An alcohol use disorder (AUD) is drinking that causes distress and harm. It is a medical condition in which you
An AUD can range from mild to severe, depending on the symptoms. Severe AUD is sometimes called alcoholism or alcohol dependence.What are the treatments for alcohol use disorder?
Most people with an alcohol use disorder can benefit from some form of treatment. Medical treatments include medicines and behavioral therapies. For many people, using both types gives them the best results. People who are getting treatment for AUD may also find it helpful to go to a support group such as Alcoholics Anonymous (AA). If you have an AUD and a mental illness, it is important to get treatment for both.
Some people may need intensive treatment for AUD. They may go to a residential treatment center for rehabilitation (rehab). Treatment there is highly structured. It usually includes several different kinds of behavioral therapies. It may also include medicines for detox (medical treatment for alcohol withdrawal) and/or for treating the AUD.Which medicines can treat alcohol use disorder?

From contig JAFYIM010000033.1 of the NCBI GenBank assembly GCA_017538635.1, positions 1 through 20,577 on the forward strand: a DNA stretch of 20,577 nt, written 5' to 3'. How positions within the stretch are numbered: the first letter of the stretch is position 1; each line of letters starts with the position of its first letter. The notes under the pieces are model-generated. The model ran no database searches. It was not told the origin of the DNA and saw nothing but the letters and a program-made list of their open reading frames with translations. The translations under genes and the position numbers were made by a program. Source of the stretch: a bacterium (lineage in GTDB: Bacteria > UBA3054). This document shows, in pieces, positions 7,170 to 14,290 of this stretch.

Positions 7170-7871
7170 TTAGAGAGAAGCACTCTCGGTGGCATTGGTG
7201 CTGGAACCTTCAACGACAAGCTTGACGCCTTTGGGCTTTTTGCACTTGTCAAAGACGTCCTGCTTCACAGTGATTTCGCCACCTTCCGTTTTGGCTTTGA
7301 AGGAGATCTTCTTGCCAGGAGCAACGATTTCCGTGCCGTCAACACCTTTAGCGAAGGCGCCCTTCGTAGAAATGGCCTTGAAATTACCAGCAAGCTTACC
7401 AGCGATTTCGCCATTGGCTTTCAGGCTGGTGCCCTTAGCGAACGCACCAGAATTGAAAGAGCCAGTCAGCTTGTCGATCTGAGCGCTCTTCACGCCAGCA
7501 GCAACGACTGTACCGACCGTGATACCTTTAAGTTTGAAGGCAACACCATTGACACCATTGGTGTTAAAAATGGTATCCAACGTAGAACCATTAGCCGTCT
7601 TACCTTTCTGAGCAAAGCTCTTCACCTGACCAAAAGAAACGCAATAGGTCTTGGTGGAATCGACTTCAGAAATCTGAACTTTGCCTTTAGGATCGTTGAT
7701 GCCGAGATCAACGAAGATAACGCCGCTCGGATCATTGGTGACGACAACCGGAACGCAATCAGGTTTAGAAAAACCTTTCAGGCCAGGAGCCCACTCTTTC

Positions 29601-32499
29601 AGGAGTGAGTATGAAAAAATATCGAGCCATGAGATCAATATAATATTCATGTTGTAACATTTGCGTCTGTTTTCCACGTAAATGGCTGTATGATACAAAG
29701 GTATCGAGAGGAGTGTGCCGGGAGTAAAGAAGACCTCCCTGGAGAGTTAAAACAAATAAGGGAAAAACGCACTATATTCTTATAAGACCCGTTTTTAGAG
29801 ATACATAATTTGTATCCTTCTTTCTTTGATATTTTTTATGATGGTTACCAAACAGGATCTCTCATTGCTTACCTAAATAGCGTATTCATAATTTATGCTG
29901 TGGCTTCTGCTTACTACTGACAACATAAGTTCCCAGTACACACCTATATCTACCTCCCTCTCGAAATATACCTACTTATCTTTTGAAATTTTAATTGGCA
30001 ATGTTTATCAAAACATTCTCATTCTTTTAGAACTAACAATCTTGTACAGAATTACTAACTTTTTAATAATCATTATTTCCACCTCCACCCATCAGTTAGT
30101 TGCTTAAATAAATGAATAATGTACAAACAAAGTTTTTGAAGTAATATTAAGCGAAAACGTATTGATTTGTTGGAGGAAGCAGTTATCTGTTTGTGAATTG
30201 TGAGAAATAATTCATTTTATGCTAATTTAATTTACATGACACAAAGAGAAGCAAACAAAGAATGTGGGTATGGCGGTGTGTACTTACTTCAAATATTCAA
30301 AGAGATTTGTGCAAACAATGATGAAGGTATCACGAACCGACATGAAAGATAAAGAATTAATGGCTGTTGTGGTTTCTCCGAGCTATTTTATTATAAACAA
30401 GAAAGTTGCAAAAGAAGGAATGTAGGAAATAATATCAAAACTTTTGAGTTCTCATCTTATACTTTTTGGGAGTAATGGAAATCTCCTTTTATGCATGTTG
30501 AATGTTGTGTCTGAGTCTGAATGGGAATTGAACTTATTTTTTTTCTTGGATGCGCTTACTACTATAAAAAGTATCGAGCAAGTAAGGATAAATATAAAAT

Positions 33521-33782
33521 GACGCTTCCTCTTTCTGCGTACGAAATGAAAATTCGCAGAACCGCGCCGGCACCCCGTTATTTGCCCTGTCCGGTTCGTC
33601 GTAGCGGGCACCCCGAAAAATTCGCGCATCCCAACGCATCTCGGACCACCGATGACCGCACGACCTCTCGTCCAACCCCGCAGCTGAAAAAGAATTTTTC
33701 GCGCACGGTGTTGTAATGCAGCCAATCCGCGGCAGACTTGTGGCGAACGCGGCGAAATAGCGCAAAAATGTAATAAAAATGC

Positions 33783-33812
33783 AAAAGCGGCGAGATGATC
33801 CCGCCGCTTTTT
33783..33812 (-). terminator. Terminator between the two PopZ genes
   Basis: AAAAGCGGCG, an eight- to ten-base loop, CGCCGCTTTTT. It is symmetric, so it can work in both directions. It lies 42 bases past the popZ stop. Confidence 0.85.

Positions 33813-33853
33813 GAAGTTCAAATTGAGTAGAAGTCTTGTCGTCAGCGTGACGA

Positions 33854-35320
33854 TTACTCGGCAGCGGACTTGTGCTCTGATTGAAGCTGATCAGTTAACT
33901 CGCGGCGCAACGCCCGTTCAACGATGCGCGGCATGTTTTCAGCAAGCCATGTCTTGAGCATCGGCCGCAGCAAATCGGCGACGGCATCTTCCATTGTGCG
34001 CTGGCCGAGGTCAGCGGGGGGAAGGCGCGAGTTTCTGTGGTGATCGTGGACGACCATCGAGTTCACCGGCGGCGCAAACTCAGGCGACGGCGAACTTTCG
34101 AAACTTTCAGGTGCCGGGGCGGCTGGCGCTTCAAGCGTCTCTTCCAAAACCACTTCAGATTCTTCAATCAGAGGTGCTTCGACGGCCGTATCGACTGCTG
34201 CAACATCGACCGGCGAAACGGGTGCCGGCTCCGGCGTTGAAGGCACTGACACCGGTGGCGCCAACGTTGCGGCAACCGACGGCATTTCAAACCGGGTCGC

Three medicines are approved to treat AUD:
Your health care provider can help you figure out if one of these medicines is right for you. They are not addictive, so you don't have to worry about trading one addiction for another. They are not a cure, but they can help you manage AUD. This is just like taking medicines to manage a chronic disease such as asthma or diabetes.Which behavioral therapies can treat alcohol use disorder?
Another name for behavioral therapies for AUD is alcohol counseling. It involves working with a health care professional to identify and help change the behaviors that lead to your heavy drinking.
For most people, treatment for an AUD is helpful. But overcoming an alcohol use disorder is an ongoing process, and you may relapse (start drinking again). You should look at relapse as a temporary setback, and keep trying. Many people repeatedly try to cut back or quit drinking, have a setback, then try to quit again. Having a relapse does not mean that you cannot recover. If you do relapse, it is important to return to treatment right away, so you can learn more about your relapse triggers and improve your coping skills. This may help you be more successful the next time.
NIH: National Institute on Alcohol use disorder and Alcoholism
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